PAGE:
DRINK – Beaujolais Nouveau – PART TWO

04 Oct 2002

Past present and future of arguably the best known French wine in the world
Pierre Carron is a respected Beaujolais producer, who is in the enviable position of both selling all his Nouveau wine himself – without having to seek aid from powerful negociants – and having a fine reputation for what he calls his vin de garde, the rest of his Beaujolais which is aged in ancient wooden barrels in the tiny cellar beneath his house. ‘My family has been making wine here in the Beaujolais region since Roman times, it is in our blood. You’ll see the name Carron all over the village of Bagnols as everyone in my family – brothers, sisters, cousins – are all viticulteurs, and fortunately my son is already tending his own vines and will take over from me when I decide to retire. For us, the Beaujolais Nouveau system works perfectly because it means that we take in payment immediately for most of the year’s harvest, and for people working the land that is vitally important for your economic survival. People tell me there is a problem with the Beaujolais Nouveau, that it is a trend, a marketing gimmick – well I certainly have no problem. I produce a good wine – the absolute most important element – I sell it at a good price and my clients are happy and come back every year. And when there is no more Nouveau to sell, then they discover my vin de garde. Most people don’t realise that it is actually very complex to produce a high quality Nouveau wine. If I had the choice, then I can categorically say that I would be delighted to be able to sell a bigger proportion of the recolte as a Nouveau wine, and I’m equally open that we should at least try out machine harvesting, which would save a great deal of money.’

Just across the valley, in the cave of the equally accomplished viticulteur, Jean-Paul Brun, the discussion takes a rather different direction. Jean-Paul comes from what he calls a ‘polyculture’ family, where his father raised sheep and cows, grew cereals and fruit, and tended a small vineyard. He left the farm to his father, and has extended his original four hectares to 20, recently adding three hectares of Moulin-a-Vent in a new adventure, because Jean-Paul Brun is as much an adventurer as a winemaker, running against the traditions of Beaujolais.
To begin with, he only sells 50% of his production as Beaujolais Nouveau, almost unheard of among other wine makers here. He has concentrated on developing an outstanding barrel-aged Chardonnay, proudly calls his aged Beaujolais ‘Terres Dorees’, insisting on producing a ‘Cuvee Ancienne’ of vieilles Vignes, and has come close to committing local heresy by planting an hectare of Pinot Noir.

‘I am trying to evolve as a wine maker, ‘ he tells me. ‘The sale of the Beaujolais Nouveau is still important economically for me – you can’t just ignore that, because if you have a good reputation for your wine then it sells quickly, but I’m trying to concentrate more on all-the-year-round production. I feel that the image of Beaujolais Nouveau today is not good because of what I believe is sheer snobbism. The very people who pushed Beaujolais Nouveau 20 years ago, who turned it into a media event, are the ones today turning against us. For sure, there can be problems with the wine, for example the big negociants bottling the Nouveau in Rheims, Bordeaux, Switzerland, not the best idea if the wine is not properly “stable”, and of course, not every viticulteur makes a good wine. I can’t stress enough that it is actually very difficult to make a good Nouveau – a thousand times harder than producing a lousy Bordeaux – but I don’t think the consumers out on the street realize this. In fact, I believe this part of the Beaujolais – they call us the Bas Beaujolais or even the Beaujolais Batard – is seriously under-estimated, and that is my prime motivation for trying to create quality wines here. With the soil we have, particularly in the Pierres Dorees, Golden Stones, we have the capability to produce a Chardonnay of the same level as the great white wines of Burgundy, and that was the same reason that led me to plant Pinot Noir vines as well, to prove a point ,if you like, that we are in the same league.’ Jean-Paul Brun is a winemaker always open to new ideas, experiments or suggestions, and when he recently tasted an Italian Amarone, he immediately asked the question – why couldn’t he follow the same vinification with his Gamay grapes? He’s determined to try a passerillage this year, and in typical audacious style, he said he might call it ‘Gamarone’ if it were a success!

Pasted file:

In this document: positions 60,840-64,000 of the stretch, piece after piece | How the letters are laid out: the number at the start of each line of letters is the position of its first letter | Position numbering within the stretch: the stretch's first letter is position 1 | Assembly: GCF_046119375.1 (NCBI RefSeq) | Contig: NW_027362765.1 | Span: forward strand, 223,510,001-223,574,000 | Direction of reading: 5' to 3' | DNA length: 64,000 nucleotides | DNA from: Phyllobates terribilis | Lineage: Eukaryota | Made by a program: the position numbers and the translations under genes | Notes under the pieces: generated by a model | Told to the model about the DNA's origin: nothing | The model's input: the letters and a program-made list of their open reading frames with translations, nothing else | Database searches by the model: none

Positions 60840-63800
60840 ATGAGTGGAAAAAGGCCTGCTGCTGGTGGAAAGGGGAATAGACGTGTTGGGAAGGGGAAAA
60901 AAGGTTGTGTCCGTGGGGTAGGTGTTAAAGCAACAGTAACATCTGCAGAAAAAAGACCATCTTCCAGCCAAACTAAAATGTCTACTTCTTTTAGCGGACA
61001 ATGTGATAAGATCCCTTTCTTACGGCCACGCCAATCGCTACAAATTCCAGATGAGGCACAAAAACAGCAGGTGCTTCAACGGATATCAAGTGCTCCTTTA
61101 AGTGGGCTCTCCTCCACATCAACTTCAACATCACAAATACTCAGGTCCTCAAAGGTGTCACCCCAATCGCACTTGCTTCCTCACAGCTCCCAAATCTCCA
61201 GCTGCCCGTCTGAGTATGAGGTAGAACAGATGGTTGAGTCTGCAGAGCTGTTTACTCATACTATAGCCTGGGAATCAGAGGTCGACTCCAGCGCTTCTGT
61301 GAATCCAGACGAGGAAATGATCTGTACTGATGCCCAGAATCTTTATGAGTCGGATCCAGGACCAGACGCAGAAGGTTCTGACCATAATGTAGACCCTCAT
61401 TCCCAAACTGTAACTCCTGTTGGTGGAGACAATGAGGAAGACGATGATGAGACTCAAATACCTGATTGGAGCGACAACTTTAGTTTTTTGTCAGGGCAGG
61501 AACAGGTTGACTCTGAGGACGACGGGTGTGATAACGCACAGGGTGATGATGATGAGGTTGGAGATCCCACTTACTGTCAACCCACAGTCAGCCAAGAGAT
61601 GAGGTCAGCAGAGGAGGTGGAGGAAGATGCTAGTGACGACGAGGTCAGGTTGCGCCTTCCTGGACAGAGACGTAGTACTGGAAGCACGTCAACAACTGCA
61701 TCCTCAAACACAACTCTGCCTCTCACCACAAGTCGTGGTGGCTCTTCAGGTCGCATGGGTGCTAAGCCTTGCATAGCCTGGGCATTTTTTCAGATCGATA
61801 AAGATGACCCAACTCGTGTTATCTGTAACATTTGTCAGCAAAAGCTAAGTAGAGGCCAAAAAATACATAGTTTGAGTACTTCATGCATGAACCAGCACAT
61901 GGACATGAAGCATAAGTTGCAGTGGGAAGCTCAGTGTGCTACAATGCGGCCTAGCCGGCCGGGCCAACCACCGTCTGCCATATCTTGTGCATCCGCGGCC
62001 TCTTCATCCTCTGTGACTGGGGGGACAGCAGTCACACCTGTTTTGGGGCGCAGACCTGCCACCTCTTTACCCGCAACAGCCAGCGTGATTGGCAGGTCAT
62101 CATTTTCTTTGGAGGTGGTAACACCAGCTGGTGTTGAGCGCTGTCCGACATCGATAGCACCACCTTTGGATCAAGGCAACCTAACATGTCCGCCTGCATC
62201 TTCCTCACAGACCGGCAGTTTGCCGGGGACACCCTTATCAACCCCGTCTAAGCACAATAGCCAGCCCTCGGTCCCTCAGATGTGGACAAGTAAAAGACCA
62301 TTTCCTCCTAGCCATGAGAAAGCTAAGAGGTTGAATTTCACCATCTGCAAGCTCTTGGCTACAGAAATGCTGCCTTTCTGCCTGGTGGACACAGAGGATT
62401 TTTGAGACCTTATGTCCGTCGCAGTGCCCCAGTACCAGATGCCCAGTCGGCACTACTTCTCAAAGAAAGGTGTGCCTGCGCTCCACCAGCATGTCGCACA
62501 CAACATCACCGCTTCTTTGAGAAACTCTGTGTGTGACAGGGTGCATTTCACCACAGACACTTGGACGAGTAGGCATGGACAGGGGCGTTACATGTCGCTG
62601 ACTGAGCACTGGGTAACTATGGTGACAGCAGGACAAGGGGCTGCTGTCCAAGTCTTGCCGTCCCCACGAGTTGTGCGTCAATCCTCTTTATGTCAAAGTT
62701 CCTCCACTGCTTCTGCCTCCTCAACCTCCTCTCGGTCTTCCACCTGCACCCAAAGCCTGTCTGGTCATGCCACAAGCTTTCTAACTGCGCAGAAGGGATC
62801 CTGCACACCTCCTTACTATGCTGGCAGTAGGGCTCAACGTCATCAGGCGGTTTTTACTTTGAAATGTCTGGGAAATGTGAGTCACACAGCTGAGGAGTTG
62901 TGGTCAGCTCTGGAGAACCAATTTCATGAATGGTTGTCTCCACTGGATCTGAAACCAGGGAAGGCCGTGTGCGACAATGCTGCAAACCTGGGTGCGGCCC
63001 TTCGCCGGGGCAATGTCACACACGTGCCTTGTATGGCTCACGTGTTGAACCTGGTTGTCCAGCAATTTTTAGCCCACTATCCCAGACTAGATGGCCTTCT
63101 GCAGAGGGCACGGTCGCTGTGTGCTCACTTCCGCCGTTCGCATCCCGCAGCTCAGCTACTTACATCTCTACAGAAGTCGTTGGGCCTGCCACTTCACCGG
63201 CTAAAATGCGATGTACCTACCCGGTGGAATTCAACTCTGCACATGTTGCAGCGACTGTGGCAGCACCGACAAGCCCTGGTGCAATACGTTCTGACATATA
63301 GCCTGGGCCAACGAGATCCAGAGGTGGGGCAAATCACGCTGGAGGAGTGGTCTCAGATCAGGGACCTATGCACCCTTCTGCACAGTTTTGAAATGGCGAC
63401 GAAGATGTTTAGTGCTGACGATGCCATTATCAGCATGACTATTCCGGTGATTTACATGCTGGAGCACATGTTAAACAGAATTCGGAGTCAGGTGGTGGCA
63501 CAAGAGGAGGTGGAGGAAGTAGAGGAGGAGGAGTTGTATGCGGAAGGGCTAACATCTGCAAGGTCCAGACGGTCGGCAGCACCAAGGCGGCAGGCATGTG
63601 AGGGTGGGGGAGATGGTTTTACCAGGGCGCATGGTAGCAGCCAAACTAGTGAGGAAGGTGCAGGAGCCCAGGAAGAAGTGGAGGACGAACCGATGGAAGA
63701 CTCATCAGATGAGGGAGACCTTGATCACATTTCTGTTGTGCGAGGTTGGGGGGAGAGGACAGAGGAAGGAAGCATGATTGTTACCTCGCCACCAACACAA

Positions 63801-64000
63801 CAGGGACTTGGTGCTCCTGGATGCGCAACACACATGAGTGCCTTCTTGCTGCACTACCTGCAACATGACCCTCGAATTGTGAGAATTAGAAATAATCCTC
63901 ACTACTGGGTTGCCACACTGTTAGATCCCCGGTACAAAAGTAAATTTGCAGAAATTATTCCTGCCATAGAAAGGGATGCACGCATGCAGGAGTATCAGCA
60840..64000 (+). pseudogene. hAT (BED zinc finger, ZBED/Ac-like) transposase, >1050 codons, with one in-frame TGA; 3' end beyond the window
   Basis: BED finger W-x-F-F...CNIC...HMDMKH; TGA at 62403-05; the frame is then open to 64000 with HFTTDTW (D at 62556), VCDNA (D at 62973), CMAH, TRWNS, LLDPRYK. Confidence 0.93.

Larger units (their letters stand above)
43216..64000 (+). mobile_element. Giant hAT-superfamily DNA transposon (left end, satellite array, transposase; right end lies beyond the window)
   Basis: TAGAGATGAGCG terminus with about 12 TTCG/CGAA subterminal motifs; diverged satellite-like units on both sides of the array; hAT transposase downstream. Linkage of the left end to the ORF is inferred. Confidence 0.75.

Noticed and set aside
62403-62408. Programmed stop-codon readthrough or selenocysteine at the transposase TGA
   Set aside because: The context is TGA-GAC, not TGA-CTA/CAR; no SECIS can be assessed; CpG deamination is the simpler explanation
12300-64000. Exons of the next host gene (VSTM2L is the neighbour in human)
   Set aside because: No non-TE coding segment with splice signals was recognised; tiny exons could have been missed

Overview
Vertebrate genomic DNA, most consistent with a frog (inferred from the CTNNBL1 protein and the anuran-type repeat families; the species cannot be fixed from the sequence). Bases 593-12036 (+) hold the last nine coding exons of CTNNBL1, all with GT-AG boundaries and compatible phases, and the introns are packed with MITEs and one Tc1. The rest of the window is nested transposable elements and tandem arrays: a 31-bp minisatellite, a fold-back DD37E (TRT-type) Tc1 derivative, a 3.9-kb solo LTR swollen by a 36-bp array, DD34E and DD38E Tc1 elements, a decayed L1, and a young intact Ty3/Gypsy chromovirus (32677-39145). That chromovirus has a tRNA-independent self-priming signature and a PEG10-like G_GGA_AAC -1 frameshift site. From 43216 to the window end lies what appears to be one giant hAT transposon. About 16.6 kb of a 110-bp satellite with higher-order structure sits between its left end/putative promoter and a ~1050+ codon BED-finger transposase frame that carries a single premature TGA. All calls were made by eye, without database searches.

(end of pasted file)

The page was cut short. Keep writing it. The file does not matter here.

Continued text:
It is clear, that despite their different opinions, both Jean-Paul Brun and Pierre Carron have realized that the key for the small producer in the future is to always concentrate everything on producing a great wine, so avoiding the dangers of the November arrivee becoming another passing trend, or their annual recolte being manipulated by international wine merchants. Already, roughly 80% of Beaujolais Nouveau sales come in the first three days after it is commercialized, whereas before, it sold strongly through Christmas and even to Spring. And now there is competition not just from other nouveau wines in France – from the Rhone valley, Touraine and Ardeche – but increasingly from Italy too. But maybe some competition will be a good thing, keeping not just the winemakers but also the mega-negociants on their guard not to let standards slip, because, let’s face facts, selling over 60 million bottles of Beaujolais Nouveau, half of which is exported out of France, is a serious big business these days.

John Brunton is a free-lance journalist and photographer who contributes to magazines in the UK and Italy

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